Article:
Engineers looking at the new road Thursday, who requested anonymity because they were not authorized to speak for Avista, said they were surveying the problem to see if they could help the situation. But, they acknowledged that the road, as built, would provide the access they need to replace the aging power lines.

“Avista has not paid the contractor. We do not have an agreement with the contractor,” Tyrie said. “We are still working with the other two organizations trying to get to the bottom of this.”

The construction enraged Jim Wilson, president of the Friends of the Bluff, who wrote a letter to city officials about his displeasure.

“The unauthorized road construction on High Drive Bluff … is shocking to behold,” Wilson wrote. “Over a mile long, scores of trees downed, and huge amounts of earth moved. This unauthorized act may exceed, in terms of human-caused destruction, anything to befall city park land in modern times.”

Wilson demanded the city turn over any written contracts with First Tee and records of public notices and cease any negotiations or discussions regarding the planned par-3 golf course.

The Spokane Park Board had a “project license and development agreement” on its agenda for First Tee on Thursday but the board deferred it to a later time.

On Tuesday, the Park Board Golf Committee heard a presentation from First Tee about its organization and its updated proposal for the course to serve youth. But there was no mention of the road construction that had started a day earlier, said committee chair Nick Sumner. The person who provided First Tee’s presentation: Steve Prugh.

“The last thing I want to do is screw up the relationship between First Tee and the city,” Prugh said. “Everybody had the best desires to work this out beautifully. But we had this little error. I can assure you that this error will get fixed.”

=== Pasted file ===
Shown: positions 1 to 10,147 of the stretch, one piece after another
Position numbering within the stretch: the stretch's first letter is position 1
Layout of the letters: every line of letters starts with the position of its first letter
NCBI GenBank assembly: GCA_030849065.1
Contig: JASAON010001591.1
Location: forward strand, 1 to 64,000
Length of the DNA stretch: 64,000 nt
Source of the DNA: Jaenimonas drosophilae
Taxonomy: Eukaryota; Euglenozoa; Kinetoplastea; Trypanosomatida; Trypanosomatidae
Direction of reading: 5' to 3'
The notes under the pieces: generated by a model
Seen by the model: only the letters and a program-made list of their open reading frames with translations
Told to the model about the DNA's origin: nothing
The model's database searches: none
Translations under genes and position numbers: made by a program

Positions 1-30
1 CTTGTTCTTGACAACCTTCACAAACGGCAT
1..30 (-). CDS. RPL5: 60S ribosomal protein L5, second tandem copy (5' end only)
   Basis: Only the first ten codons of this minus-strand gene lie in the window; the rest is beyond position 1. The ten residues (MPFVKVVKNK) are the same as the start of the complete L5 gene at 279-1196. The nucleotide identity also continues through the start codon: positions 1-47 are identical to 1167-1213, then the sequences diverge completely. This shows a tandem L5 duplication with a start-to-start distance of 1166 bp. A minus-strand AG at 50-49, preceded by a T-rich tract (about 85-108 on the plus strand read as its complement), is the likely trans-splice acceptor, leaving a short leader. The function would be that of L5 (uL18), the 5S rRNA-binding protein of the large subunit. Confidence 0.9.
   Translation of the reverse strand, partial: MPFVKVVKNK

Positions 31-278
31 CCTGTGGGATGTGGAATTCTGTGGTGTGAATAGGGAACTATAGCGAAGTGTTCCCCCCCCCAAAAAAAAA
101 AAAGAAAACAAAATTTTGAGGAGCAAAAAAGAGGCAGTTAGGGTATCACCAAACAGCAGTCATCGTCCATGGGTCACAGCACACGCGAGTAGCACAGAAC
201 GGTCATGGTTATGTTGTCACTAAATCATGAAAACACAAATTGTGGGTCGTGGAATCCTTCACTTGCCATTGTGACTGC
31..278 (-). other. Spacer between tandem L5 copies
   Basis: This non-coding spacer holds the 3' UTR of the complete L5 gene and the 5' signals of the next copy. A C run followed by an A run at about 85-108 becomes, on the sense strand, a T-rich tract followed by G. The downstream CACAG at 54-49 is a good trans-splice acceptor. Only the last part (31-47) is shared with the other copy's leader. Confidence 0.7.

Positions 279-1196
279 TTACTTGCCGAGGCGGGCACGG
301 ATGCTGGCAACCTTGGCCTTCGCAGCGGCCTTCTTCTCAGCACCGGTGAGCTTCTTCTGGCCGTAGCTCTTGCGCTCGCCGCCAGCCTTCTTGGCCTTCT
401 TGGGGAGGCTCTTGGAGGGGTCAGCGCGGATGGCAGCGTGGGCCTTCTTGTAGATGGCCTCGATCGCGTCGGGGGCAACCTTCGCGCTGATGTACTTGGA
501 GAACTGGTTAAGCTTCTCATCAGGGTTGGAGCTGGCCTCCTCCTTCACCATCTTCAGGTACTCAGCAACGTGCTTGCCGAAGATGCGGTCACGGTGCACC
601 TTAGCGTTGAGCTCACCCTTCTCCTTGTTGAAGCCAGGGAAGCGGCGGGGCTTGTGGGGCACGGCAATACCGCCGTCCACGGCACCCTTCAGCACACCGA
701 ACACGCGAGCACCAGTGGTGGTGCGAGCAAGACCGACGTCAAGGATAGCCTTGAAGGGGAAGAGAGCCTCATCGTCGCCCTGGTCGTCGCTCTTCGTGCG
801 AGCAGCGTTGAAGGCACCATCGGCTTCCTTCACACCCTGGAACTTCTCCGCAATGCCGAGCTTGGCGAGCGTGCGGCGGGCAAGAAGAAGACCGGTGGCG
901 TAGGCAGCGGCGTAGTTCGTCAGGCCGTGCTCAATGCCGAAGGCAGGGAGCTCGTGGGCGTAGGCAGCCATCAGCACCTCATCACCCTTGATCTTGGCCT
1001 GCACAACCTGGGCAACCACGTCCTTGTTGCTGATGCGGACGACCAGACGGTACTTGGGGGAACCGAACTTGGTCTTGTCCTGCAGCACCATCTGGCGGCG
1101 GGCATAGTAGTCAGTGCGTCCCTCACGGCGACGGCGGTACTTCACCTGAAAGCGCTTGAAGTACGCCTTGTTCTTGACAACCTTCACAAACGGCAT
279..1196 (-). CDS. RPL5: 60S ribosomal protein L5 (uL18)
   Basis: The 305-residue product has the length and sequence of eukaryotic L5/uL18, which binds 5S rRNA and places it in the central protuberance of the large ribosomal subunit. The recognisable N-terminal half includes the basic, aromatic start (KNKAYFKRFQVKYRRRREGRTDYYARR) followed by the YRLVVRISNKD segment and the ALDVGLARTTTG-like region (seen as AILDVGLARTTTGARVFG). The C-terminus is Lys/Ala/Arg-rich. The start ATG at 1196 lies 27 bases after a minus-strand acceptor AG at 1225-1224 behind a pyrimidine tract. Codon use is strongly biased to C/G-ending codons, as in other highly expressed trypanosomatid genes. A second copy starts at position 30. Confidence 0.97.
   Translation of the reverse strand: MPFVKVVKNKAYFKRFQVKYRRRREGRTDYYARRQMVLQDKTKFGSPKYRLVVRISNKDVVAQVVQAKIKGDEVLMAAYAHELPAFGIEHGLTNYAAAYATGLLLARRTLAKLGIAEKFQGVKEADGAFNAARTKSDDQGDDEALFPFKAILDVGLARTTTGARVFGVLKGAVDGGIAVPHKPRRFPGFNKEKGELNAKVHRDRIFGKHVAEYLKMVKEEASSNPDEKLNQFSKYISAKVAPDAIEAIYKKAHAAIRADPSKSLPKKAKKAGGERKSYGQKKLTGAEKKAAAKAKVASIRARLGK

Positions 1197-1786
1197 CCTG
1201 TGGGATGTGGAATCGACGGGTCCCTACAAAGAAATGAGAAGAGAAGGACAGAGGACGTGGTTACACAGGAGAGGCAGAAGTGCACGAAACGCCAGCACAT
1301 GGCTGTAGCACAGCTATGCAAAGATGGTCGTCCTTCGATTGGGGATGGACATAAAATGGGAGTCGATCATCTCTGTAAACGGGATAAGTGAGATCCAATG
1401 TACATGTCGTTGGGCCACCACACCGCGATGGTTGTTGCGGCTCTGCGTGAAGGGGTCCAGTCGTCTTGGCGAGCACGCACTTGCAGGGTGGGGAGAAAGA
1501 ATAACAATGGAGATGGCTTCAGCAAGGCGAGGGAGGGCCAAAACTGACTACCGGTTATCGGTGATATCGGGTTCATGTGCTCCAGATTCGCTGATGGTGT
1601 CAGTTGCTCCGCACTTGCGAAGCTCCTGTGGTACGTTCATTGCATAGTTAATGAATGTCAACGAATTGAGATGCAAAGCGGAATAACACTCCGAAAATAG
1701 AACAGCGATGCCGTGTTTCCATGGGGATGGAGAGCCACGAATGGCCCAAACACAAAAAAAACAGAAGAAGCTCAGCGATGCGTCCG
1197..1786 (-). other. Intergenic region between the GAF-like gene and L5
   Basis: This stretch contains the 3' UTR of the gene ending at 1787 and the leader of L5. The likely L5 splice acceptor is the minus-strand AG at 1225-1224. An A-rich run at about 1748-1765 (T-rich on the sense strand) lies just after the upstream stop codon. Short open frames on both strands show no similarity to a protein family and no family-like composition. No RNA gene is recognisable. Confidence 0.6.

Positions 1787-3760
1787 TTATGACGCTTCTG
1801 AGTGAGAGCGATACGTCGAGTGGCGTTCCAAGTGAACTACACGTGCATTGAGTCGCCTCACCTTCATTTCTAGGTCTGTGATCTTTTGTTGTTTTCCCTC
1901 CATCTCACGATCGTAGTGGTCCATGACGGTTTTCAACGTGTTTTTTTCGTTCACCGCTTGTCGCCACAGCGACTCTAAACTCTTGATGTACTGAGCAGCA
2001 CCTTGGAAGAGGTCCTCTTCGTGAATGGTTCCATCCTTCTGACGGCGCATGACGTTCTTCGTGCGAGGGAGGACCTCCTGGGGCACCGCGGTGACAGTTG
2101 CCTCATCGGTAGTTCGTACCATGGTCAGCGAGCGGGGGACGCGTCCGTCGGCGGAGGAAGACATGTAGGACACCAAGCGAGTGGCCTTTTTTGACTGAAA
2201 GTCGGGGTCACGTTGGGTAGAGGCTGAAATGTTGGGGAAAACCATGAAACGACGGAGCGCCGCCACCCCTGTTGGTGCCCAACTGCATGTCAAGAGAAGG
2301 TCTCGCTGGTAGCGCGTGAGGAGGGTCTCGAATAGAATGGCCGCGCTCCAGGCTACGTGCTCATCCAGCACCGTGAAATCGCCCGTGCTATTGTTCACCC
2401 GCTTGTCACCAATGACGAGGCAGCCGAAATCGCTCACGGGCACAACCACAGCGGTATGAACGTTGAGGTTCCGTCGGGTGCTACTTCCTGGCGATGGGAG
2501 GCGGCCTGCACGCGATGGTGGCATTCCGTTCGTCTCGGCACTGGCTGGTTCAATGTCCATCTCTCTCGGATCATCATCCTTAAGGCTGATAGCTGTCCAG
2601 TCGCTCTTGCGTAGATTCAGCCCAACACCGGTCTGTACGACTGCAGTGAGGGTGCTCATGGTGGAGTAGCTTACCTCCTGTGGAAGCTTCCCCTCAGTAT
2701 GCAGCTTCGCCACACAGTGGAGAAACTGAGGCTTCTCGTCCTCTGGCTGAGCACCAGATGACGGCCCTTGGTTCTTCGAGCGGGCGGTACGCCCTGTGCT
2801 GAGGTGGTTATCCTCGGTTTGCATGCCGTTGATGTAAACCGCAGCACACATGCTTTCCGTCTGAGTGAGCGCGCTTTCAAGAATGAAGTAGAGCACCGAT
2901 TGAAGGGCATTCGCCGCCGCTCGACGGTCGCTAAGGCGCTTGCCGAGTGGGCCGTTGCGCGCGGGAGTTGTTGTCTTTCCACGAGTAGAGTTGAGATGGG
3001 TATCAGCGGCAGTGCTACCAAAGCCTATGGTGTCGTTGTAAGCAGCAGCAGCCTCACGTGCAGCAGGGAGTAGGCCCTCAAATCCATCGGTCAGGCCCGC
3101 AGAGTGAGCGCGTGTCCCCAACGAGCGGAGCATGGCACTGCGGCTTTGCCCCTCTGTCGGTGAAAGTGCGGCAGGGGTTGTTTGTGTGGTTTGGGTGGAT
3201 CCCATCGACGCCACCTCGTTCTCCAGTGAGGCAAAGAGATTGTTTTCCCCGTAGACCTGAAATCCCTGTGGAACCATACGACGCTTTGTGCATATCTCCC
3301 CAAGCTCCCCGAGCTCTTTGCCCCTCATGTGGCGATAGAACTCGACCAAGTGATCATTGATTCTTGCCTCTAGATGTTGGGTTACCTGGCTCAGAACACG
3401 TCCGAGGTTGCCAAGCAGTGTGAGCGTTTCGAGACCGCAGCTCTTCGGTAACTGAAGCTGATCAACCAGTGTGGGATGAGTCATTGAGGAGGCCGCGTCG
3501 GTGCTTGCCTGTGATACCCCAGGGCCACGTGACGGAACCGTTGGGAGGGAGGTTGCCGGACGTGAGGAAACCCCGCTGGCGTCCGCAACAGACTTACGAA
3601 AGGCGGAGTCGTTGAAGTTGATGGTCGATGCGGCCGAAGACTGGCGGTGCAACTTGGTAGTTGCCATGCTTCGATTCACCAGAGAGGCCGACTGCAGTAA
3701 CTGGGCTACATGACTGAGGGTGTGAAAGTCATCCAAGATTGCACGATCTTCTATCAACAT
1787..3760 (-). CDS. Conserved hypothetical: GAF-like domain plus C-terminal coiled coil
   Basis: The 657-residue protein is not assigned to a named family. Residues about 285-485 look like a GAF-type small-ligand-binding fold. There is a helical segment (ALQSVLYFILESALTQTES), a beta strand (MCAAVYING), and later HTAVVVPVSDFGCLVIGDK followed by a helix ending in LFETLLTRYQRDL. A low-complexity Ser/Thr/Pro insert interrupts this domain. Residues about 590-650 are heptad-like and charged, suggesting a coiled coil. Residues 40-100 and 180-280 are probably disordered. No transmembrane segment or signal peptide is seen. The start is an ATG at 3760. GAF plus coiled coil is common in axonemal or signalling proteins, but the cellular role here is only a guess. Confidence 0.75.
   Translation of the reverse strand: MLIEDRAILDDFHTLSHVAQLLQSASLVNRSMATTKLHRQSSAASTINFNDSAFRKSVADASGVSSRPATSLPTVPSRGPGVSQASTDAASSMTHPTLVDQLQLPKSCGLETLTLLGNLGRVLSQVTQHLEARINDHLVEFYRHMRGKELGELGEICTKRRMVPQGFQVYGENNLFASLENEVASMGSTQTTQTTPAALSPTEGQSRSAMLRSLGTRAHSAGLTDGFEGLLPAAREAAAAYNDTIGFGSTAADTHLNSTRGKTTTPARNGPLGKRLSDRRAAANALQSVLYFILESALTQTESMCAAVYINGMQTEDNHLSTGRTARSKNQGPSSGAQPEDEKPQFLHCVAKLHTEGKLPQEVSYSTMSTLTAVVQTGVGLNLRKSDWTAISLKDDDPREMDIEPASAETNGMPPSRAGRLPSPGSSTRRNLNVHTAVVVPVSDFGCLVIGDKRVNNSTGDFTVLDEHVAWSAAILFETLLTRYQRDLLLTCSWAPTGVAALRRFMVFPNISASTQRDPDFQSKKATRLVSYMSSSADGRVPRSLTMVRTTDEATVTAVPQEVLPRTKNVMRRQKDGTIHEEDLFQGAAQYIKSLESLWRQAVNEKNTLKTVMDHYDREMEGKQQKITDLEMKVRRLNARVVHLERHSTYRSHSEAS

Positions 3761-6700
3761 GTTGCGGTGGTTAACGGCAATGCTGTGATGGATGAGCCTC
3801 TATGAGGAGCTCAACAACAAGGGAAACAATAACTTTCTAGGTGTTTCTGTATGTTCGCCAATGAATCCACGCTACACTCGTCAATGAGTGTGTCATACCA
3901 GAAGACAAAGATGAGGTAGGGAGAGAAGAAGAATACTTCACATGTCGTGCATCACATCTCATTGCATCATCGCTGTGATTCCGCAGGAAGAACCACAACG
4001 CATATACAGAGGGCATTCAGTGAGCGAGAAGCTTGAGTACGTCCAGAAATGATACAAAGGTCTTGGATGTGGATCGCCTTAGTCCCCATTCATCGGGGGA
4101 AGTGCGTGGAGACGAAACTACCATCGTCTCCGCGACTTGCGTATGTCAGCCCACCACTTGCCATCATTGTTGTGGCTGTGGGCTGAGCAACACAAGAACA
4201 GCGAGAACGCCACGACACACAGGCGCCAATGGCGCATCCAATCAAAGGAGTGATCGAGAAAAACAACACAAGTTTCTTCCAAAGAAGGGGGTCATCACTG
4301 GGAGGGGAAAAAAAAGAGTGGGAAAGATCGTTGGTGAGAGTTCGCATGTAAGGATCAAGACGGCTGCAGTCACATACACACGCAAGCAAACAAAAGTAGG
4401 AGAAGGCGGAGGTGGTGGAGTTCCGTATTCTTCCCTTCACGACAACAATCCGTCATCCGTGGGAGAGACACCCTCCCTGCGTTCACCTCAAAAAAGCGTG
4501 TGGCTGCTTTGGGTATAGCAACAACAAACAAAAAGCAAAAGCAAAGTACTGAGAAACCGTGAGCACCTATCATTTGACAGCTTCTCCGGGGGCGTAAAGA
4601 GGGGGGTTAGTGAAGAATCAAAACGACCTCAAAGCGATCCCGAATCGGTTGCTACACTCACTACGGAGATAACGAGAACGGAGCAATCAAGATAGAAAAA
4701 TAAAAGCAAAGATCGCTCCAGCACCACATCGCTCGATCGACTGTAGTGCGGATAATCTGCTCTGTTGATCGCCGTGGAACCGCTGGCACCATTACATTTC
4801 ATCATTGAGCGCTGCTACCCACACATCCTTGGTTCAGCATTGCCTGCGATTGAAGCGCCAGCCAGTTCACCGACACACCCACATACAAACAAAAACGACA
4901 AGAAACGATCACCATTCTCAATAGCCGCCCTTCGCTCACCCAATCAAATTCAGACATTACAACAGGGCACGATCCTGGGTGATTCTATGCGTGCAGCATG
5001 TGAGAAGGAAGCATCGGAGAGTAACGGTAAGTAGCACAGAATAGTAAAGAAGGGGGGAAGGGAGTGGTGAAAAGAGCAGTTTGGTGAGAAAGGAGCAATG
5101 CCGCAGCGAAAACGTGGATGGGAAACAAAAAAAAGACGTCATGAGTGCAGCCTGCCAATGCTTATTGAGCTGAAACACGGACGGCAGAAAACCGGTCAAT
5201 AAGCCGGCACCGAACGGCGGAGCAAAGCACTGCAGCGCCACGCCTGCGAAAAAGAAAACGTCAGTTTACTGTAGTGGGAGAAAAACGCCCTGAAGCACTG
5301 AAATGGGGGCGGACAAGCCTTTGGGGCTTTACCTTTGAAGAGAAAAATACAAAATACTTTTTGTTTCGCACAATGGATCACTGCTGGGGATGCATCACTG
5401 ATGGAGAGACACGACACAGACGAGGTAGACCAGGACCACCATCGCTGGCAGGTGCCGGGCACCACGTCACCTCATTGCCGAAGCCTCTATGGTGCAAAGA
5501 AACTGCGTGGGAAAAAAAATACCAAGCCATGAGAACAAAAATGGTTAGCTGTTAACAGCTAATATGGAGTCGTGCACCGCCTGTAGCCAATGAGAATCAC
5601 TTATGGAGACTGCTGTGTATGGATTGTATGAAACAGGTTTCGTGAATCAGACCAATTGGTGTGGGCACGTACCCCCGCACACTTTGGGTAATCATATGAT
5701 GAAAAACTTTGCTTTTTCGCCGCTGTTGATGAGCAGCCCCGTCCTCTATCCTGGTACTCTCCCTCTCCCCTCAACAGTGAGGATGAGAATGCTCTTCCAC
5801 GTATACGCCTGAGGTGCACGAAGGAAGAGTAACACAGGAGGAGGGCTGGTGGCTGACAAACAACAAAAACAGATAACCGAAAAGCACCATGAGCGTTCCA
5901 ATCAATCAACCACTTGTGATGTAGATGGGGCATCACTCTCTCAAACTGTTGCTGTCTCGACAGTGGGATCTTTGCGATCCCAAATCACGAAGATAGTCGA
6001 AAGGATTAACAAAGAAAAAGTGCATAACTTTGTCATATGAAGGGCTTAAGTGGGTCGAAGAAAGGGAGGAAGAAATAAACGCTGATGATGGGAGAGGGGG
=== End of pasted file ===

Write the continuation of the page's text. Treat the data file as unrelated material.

John Little, 42, of Spokane, ran down the muddy track Thursday with his dog, Zorra. He remembers some 30 years ago when children ran the trails with motorcycles and hikers sometimes had to contend with gunfire.

“I grew up on these trails. So did my dad. This area is as good as it’s ever been,” Little said. “I’ve seen two dozen moose down here. It’s an environmentally sensitive area.”

The nature trails are one of the reasons that Little and several other Spokane residents choose to live on the South Hill, he said.

“It really bothers me when people circumvent legal channels to do this on our property,” he said. “This is a treasure for the entire community.”

The freshly cut road may cause further erosion, and invite vehicle trespassing and other problems, including weeds, Eadie said.

Earlier, the golf superintendent at the Qualchan course had told First Tee that it was his desire not to use the golf course driveway and access road for the three-hole junior addition.

But Eadie would have preferred repairing any damage to the golf course due to the additional access rather than have trees cut on the city conservation land.

“We never would have approved that form of access,” he said. “The damage done to the park is not going to be an easy fix.”

He said city risk management staff and an independent party will be going to the hillside to assess and document damage and that the city will aggressively pursue restoration.

Also, the state Department of Ecology is looking at the possibility that the road cut crossed into the regulated shoreline above the creek, Eadie said.

He vowed that no one, including Avista crews or First Tee, will ever get to use the road.

“If Adam (Swedberg) will share with us with his side of the story and how he thinks he got approval,” Eadie said, “then we will focus on what we do next.”